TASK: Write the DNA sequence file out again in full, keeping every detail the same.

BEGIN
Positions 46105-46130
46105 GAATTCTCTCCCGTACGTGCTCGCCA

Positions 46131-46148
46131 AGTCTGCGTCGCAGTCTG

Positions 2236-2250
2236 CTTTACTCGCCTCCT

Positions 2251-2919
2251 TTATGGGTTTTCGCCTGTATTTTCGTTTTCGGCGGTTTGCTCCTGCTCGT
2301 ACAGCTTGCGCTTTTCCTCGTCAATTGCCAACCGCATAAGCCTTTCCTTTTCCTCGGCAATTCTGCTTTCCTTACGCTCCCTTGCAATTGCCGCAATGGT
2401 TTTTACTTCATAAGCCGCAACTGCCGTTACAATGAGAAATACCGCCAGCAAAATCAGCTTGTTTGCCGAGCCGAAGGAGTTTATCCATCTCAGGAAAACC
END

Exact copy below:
Positions 46105-46130
46105 GAATTCTCTCCCGTACGTGCTCGCCA

Positions 46131-46148
46131 AGTCTGCGTCGCAGTCTG

Positions 2236-2250
2236 CTTTACTCGCCTCCT

Positions 2251-2919
2251 TTATGGGTTTTCGCCTGTATTTTCGTTTTCGGCGGTTTGCTCCTGCTCGT
2301 ACAGCTTGCGCTTTTCCTCGTCAATTGCCAACCGCATAAGCCTTTCCTTTTCCTCGGCAATTCTGCTTTCCTTACGCTCCCTTGCAATTGCCGCAATGGT
2401 TTTTACTTCATAAGCCGCAACTGCCGTTACAATGAGAAATACCGCCAGCAAAATCAGCTTGTTTGCCGAGCCGAAGGAGTTTATCCATCTCAGGAAAACC